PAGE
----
The battle in Gettysburg

Visitors center: Merchants who fear plan recall similar argument in Baltimore that proved wrong.

June 24, 1999

THE EMOTIONAL PULL of Gettysburg, which is about to celebrate the 136th anniversary of the epochal battle, is immense. Civil War sites in Western Maryland, from Carroll County to Hagerstown, hope to capitalize on the pilgrims drawn to Gettysburg 30 or 40 miles away.

So it's difficult to buy the argument of merchants in the Pennsylvania town that they'll be hurt if the National Park Service builds a planned $40 million visitors center a half-mile farther from the town's business district by 2003.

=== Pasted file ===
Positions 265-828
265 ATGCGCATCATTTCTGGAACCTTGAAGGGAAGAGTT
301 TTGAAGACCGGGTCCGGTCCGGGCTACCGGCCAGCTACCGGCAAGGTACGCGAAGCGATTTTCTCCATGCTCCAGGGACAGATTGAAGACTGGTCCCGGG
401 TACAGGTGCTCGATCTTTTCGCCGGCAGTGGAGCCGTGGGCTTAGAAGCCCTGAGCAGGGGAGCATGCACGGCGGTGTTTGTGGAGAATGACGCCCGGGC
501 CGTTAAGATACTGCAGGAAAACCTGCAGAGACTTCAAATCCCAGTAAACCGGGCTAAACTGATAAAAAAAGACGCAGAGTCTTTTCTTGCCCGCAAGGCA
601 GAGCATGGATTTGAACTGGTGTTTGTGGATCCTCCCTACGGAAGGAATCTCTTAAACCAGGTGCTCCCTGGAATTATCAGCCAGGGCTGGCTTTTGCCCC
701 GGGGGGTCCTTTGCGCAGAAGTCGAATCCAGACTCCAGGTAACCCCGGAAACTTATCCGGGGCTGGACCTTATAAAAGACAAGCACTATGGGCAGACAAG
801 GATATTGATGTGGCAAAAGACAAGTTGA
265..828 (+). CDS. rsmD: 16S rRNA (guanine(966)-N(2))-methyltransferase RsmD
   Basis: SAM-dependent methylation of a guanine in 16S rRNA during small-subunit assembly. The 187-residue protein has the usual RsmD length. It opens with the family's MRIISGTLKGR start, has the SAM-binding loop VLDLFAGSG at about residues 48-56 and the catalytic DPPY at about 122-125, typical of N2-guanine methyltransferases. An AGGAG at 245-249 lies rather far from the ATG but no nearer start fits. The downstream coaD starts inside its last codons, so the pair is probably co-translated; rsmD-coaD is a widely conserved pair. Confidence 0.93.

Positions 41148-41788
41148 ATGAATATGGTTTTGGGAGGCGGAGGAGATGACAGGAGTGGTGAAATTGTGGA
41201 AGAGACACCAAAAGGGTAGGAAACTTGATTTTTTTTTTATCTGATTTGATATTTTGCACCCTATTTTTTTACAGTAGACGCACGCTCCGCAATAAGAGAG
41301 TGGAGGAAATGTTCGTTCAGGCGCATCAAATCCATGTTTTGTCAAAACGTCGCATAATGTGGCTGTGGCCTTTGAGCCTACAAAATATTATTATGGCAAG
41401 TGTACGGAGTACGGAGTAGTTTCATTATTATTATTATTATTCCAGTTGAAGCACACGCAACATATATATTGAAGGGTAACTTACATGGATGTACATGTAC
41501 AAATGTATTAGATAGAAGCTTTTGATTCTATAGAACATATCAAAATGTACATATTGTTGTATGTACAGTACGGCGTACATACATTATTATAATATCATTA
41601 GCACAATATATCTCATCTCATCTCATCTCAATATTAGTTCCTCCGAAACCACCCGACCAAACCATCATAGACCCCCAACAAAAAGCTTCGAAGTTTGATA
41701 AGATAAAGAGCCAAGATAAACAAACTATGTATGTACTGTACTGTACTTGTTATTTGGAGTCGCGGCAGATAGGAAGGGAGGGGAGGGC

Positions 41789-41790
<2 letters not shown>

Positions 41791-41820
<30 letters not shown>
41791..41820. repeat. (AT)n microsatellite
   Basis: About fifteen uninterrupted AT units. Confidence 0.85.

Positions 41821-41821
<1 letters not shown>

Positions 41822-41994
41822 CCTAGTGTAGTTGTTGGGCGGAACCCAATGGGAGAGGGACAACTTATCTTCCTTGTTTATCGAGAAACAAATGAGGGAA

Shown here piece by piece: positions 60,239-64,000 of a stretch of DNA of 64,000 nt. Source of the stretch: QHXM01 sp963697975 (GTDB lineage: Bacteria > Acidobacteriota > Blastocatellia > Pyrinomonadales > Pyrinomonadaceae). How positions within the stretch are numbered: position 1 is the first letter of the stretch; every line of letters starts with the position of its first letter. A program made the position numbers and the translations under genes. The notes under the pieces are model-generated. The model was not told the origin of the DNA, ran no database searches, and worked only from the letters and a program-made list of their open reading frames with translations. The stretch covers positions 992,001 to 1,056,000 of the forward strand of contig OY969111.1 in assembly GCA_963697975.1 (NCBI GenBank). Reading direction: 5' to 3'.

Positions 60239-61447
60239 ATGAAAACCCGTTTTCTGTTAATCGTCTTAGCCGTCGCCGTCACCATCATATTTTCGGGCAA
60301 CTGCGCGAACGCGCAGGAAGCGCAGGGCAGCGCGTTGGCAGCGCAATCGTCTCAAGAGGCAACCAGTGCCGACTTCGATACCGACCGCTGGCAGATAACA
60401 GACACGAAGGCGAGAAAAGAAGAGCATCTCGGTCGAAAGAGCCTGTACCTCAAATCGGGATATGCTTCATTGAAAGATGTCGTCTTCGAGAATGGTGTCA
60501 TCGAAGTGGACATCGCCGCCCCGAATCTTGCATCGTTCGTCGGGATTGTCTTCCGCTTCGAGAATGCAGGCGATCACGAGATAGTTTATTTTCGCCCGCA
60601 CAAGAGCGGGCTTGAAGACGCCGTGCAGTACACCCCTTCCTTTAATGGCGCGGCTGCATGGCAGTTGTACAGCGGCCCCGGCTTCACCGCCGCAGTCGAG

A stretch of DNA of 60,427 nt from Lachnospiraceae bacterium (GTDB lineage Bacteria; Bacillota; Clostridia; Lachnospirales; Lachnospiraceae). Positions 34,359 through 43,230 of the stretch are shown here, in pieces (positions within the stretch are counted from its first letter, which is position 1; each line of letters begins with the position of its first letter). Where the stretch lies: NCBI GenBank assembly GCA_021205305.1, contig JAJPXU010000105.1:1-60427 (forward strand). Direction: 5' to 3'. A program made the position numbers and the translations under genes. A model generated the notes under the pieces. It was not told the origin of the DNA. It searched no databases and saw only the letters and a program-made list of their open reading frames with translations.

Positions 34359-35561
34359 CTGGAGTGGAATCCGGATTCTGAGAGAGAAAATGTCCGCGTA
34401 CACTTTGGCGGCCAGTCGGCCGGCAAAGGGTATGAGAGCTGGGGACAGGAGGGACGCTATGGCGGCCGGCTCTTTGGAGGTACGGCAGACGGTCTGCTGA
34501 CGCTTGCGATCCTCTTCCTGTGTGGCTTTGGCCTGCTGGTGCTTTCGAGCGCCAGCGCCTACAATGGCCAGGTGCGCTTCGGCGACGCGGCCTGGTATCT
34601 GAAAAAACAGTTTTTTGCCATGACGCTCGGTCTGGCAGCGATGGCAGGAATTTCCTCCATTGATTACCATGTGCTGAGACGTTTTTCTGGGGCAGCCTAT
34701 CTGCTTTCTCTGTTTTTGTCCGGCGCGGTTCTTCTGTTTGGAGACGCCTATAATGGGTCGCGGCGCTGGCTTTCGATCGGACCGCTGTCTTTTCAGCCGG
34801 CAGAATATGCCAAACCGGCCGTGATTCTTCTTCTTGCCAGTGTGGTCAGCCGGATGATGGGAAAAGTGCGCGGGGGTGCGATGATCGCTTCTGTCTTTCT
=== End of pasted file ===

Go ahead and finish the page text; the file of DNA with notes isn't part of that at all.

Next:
The argument recalls a similar fight in Baltimore a quarter-century ago when plans for Harborplace elicited howls from nearby Little Italy. If the Inner Harbor is loaded with places to eat, restaurateurs wanted to know, who'll visit us? As it turned out, the more people who came to Baltimore's revitalized harbor, the more who ventured eastward for a bite of linguine. Likewise, a more sophisticated visitors center and a restored battlefield will enhance the experience, perhaps whetting appetites to visit the picturesque town nearby.

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